This may be true that the question takes us from the present and that it is not the “best” question, but that is presuming we already know the value of the present or of God. Without such a question most people would never discover the journey which finds its fruition in the realisation that God and the present are more meaningful than pleasure and enjoyment. I see it not as an end, but when appropriate a necessary means to an end.

      Perhaps the best question any one person can ask is directly relevant to their position in life and their current understanding of the universe, of God, of reality, etc.

  3. Jennifer says:

    I like this quote of a contemporary mystic…

    The Christian sets his eyes on a single point – God – and let’s everything else assume a peripheral place in life. There is no concentration on self or on what is going on in our ticker-tape heads. We do not even concentrate on getting rid of things in ourselves. Somehow the single focus on God takes care of all that, dumps out what does not fit or what is incompatible. This works not only in times of prayer (or sitting) but in the whole of our daily affairs.”

    Copyright, Bernadette Roberts
         (unpublished essay)

  4. Jennifer says:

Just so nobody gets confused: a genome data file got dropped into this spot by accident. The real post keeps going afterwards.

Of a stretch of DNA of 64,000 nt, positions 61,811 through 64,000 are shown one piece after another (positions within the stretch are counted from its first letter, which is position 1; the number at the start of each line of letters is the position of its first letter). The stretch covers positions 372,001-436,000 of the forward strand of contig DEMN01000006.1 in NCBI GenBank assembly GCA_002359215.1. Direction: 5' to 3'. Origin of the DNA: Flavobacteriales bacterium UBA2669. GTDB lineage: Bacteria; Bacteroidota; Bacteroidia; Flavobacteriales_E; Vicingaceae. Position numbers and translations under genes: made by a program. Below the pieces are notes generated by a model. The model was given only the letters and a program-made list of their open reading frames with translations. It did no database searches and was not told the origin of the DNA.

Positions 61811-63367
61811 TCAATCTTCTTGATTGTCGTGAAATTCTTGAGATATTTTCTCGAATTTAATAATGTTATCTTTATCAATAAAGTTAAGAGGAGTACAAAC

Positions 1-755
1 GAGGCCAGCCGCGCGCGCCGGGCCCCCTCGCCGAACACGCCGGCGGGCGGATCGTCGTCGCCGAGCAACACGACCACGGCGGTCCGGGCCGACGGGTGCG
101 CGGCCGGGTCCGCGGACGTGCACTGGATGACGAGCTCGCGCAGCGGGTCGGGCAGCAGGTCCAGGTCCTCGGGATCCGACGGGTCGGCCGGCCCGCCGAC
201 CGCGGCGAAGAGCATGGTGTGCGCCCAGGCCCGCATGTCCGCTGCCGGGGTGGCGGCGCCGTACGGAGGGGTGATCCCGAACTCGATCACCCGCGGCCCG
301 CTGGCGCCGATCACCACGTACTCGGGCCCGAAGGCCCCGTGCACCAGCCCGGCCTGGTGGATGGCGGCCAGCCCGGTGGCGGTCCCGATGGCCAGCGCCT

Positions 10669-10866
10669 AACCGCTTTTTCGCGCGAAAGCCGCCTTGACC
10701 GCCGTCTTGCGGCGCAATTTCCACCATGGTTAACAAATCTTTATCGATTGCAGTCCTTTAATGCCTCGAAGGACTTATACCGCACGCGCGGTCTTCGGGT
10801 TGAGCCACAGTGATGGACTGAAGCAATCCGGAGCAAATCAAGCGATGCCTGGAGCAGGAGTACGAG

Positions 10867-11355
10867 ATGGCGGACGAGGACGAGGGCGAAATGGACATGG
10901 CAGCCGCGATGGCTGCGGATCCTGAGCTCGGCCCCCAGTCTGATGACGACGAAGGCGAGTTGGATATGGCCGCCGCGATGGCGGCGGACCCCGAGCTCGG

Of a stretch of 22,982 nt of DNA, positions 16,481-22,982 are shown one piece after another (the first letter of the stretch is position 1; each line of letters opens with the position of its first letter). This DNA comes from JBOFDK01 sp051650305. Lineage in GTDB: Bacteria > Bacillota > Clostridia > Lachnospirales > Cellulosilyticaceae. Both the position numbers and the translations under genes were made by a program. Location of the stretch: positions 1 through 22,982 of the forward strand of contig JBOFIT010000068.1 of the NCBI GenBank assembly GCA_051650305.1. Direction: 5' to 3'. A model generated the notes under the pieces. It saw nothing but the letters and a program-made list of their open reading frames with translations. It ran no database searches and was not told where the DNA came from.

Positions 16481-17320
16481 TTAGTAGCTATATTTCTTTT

Hi Adam,

    Ha ha! You are right in that it is a good question for someone who has the fame, fortune and all the material things that aim to please.

    Spiritual materialism also exists…..LOL.

    • Adam says:

      And not just the rich and famous, but also anyone who has ever tried to achieve lasting happiness from material things or even worldly aspirations like power. Doesn’t need to be a grand surplus of things, doesn’t even need to be a medium amount, just simply the belief that the goods of life will provide fulfilment.

      It is good that this belief leads to a kind of depression, because through this depression we start to ask questions about what really gives meaning in life. It can become an impetus of change, and that can be a very grace filled state!

      Spiritual materialism is yet another pitfall that even the best of us will fall into from time to time. But again, these falls become discomforting and fail to fulfil, enabling God’s message to reach us anew!

      I guess what I’m getting at, is that if we never asked the “bad questions” we would miss the stepping stone into finding the “good questions”.

      • Jennifer says:

        Good Morning Adam,

        Well I don’t know if I would say bad questions….but some questions will produce different inner results. For the spiritual seeker to continue to ask … Is there more…will provide a set of answers that might or might not be valuable. I don’t know the best questions myself. Some that are fun right now are “who are You?”. How can I know You better? Then try to listen. 🙂

        And you…questions? 🙂

      • Adam says:

        I cannot think to suggest any specific question or questions, but simply a recommendation of the hunger itself, the drive to know, to be known.

Thanks!